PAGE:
Hook’s own book was severely criticised.

  • [pdf] Mark deWolfe Howe, (review) ‘Heresy, yes – Conspiracy, no by Sidney Hook.. (1953)’, Yale Law Journal, Volume 63 (1953), Issue 1 pp.132-137.

More recent studies:

  • Melvin Rader, False Witness (re-publication with afterword by Leonard Shroeter), 1997.
    In the summer of 1948, with Cold War tensions rising, a young state legislator from Spokane, Washington, named Albert Canwell set out to combat the “communist menace” through a state version of the House Committee on Un-American Activities. University of Washington professor Melvin Rader was a victim of the Canwell Committee’s rush to judgment, but he fought back. False Witness tells of his struggle to clear his name. It is a testament of personal courage in the face of mass hysteria and a cautionary example of how basic freedoms can rapidly erode when the powers of the state are allowed to serve a rigid ideological agenda.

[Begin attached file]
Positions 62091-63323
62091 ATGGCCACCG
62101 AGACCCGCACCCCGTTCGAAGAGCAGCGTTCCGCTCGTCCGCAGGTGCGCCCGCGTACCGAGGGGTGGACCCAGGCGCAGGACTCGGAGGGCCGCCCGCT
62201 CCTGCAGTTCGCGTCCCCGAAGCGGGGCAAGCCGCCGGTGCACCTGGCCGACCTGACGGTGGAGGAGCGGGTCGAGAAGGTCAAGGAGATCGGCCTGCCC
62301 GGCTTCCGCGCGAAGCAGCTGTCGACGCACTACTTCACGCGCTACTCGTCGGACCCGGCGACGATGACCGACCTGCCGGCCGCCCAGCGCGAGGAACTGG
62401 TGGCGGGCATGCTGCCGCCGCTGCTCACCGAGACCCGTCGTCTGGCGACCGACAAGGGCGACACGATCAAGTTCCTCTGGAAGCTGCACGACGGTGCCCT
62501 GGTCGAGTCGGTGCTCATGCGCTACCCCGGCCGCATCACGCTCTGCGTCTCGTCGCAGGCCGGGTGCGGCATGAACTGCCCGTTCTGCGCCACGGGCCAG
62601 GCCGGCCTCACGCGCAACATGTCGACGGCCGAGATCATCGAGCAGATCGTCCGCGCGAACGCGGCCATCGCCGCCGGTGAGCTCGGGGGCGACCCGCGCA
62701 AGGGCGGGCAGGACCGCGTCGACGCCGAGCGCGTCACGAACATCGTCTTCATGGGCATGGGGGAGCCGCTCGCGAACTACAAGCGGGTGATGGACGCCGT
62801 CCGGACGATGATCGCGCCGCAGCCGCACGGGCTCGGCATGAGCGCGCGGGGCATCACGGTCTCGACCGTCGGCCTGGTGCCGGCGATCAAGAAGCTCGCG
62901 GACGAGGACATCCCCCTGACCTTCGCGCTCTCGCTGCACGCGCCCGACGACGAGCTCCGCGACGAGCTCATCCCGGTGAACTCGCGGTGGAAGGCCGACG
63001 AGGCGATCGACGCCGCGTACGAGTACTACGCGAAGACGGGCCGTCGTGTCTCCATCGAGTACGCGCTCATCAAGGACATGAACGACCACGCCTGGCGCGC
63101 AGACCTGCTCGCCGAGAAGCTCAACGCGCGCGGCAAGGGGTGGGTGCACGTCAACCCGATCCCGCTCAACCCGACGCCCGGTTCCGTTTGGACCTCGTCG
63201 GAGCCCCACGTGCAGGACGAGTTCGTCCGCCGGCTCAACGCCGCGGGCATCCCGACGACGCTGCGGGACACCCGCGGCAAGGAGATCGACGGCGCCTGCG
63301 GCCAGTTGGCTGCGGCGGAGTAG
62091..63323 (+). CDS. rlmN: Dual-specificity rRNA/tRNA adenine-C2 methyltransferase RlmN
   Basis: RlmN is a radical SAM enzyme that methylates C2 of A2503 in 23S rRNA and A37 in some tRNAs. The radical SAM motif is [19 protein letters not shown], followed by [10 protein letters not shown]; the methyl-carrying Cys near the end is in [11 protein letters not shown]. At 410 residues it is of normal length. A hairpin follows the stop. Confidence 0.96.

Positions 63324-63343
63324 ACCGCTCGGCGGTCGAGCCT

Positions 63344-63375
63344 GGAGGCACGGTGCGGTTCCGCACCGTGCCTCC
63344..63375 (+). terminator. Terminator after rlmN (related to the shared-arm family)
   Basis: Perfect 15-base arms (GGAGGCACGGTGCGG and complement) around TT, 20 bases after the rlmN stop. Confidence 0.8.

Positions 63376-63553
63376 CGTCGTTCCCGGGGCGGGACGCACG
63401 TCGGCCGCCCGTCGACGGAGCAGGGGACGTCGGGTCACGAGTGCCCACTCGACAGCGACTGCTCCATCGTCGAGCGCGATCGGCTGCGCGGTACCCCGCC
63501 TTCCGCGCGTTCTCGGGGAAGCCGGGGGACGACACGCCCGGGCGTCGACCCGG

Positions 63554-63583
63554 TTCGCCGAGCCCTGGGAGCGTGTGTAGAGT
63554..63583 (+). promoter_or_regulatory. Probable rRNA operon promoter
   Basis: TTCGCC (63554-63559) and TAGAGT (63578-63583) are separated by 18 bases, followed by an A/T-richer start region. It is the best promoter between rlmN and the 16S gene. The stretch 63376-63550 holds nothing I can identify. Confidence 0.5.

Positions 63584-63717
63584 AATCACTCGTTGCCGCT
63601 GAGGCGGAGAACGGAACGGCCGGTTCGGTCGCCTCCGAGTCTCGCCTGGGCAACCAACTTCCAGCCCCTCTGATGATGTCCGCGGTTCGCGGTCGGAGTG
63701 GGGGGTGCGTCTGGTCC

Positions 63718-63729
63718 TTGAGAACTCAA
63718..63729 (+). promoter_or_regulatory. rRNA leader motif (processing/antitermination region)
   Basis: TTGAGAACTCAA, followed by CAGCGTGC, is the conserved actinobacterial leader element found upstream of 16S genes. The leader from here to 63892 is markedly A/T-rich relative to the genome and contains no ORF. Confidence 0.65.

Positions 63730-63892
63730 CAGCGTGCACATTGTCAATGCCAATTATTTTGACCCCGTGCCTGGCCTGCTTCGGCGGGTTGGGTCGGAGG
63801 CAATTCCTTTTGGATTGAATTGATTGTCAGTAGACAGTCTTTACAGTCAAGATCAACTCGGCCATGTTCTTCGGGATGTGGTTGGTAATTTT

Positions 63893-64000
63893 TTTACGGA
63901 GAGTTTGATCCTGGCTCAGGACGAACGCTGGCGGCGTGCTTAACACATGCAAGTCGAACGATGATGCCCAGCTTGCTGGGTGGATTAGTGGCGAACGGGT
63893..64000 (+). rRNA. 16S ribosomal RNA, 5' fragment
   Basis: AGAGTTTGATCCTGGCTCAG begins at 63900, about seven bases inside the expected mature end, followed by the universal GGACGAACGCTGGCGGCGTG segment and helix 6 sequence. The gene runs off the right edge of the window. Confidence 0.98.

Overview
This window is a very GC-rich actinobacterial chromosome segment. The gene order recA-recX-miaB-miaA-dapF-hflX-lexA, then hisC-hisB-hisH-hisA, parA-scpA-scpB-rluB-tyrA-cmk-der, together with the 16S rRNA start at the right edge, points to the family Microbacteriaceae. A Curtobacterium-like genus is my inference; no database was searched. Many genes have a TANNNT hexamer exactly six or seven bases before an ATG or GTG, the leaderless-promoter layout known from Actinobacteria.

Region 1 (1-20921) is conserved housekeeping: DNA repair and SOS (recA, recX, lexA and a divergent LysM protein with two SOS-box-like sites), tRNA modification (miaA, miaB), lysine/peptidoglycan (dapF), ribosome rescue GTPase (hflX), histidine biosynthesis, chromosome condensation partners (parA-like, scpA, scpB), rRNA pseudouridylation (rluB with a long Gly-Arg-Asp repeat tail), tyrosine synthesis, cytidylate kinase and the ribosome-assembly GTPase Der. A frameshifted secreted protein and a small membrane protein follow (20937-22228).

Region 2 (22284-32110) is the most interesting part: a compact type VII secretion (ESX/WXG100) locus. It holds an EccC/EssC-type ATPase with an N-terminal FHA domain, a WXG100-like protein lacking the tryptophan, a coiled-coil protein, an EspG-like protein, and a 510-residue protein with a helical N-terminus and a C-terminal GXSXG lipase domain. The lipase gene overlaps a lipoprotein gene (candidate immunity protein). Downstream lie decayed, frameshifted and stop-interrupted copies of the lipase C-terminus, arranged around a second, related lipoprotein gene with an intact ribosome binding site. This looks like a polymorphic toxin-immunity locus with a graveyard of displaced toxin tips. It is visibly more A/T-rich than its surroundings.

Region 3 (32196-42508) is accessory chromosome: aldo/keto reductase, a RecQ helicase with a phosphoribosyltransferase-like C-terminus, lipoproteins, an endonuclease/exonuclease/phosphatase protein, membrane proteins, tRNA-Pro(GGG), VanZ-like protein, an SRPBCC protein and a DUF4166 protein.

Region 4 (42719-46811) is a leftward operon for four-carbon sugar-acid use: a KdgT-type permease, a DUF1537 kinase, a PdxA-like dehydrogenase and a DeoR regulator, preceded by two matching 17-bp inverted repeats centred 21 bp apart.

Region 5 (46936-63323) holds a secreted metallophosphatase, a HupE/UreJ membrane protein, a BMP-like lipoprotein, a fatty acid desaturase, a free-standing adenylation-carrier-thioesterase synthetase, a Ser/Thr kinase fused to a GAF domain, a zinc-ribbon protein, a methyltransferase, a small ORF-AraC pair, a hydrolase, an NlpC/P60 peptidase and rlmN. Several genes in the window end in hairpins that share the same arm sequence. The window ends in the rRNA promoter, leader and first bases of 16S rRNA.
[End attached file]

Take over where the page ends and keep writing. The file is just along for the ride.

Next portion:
• David R. Holmes, McCarthyism and Academic Freedom : Stalking the Academic Communist: Intellectual Freedom and the Firing of Alex Novikoff, (University Press of New England: 1989 and 1990)
  • Holmes’ book received a long review by Russell Jacob in the New York Times, (April 09, 1989).

 

Next post: Military cryptanalysts and Panofsky at Princeton.